It’s not summer until you’ve seen that stupid Michael Jordan hot dog commercial they’ve been airing since the beginning of time. And it’s not the summer movie season until a bunch of overqualified actors don uncomfortable costumes and start striking action poses against green screens. The latter happens later this week, as Captain America: Civil War kicks off four months of turn-your-brain-off-and-enjoy popcorn fare. (Our review of the film, which did gangbusters business in a bunch of international markets this weekend, will drop tomorrow, while our big preview of the whole season arrives on Thursday.) If the first weekend of May is the multiplex equivalent of that banging graduation party everyone attends, then consider the last weekend of April senior skip day. Attendance is sparse.

This last weekend of April, for example, there were three new wide-release options, and all made less than what Civil War has probably already grossed in advance ticket sales. Leader of the pack was Keanu, the fledgling feature by comedy duo Keegan-Michael Key and Jordan Peele, which landed in second place with a modest $9.4 million opening. (The film only cost about $15 million to make, meaning that all involved will probably recoup what they spent, though does that count whatever the real Keanu charged to say a few lines into a microphone?) Two slots lower on the charts, Mother’s Day proved that assembling a dozen or more pained-looking celebrities is not a foolproof box-office draw. With just $8.3 million, the film did even worse than New Year’s Eve, itself an unsuccessful attempt to replicate the success of Garry Marshall’s first holiday-themed ensemble rom-com, Valentine’s Day. But at least it did better than the latest video game adaptation, Ratchet & Clank, whose $4.8 million opening probably means you won’t be seeing a big-screen Banjo-Kazooie any time soon.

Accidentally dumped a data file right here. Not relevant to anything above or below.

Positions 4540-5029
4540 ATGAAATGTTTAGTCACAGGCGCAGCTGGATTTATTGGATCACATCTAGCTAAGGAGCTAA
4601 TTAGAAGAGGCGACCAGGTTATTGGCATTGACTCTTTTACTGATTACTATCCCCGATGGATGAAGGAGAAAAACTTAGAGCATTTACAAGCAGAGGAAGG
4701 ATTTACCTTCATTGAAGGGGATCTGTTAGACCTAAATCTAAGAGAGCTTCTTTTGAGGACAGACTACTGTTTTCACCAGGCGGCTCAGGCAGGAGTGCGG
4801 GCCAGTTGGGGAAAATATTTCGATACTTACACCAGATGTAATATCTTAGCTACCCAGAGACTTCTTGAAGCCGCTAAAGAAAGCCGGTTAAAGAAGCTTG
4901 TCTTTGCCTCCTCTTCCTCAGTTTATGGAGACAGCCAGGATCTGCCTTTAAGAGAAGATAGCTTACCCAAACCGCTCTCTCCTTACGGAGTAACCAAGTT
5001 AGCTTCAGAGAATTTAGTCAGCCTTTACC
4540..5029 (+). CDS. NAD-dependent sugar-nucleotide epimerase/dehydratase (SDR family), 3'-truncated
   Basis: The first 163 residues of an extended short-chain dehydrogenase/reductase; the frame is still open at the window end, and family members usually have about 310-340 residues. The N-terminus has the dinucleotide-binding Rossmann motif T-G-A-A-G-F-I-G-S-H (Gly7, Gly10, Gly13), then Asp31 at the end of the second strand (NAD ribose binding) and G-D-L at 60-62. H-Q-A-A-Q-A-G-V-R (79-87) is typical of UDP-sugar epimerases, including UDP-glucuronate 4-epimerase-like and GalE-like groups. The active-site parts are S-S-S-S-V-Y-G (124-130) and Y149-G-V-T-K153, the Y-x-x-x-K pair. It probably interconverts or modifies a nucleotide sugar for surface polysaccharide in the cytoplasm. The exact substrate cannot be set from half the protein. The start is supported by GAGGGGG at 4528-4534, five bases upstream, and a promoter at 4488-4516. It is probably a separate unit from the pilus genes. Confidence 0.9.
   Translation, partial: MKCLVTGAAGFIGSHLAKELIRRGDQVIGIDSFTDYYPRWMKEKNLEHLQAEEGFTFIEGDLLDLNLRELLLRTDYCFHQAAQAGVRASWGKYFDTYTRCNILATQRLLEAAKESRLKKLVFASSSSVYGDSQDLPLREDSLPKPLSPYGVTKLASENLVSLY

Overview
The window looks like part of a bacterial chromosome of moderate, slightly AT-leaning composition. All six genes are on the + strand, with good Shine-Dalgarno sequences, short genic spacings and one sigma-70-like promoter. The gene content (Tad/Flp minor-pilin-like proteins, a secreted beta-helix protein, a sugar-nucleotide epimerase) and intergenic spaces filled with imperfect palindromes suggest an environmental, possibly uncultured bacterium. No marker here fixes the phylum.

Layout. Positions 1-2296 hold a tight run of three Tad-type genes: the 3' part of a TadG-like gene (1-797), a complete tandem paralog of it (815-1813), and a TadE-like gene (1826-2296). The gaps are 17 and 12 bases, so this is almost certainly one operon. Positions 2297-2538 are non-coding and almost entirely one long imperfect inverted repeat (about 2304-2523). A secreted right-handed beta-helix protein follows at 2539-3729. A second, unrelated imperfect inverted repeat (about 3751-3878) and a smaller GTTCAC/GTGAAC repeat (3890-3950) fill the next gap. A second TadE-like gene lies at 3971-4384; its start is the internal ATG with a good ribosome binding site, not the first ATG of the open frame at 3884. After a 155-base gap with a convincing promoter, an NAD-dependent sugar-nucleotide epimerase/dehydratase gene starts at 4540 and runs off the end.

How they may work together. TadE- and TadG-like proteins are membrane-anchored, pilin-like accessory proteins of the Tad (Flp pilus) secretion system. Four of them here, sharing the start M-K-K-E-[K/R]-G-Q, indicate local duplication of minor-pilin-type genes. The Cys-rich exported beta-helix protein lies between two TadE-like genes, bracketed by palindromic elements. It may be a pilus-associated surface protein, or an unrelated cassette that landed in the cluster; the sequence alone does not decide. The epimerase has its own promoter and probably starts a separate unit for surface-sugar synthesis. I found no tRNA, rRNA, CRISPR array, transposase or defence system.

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Faced with such meager new competition, The Jungle Book easily won its third consecutive weekend, climbing to a King Louie-worthy $252 million. The film will surely be knocked from its perch in a few days, not that Disney is going to lose too much sleep about that: Civil War, remember, is also a Mouse House property, and it just collected $200 million in 14 worldwide territories, just a hair less than the full Avengers reunion held this time last year. In fact, with Star Wars, Zootopia, and The Jungle Book, the studio has already placed first half of all weekends this year, at least in the States. For Disney, it’s always summer.

For more detailed numbers, visit Box Office Mojo.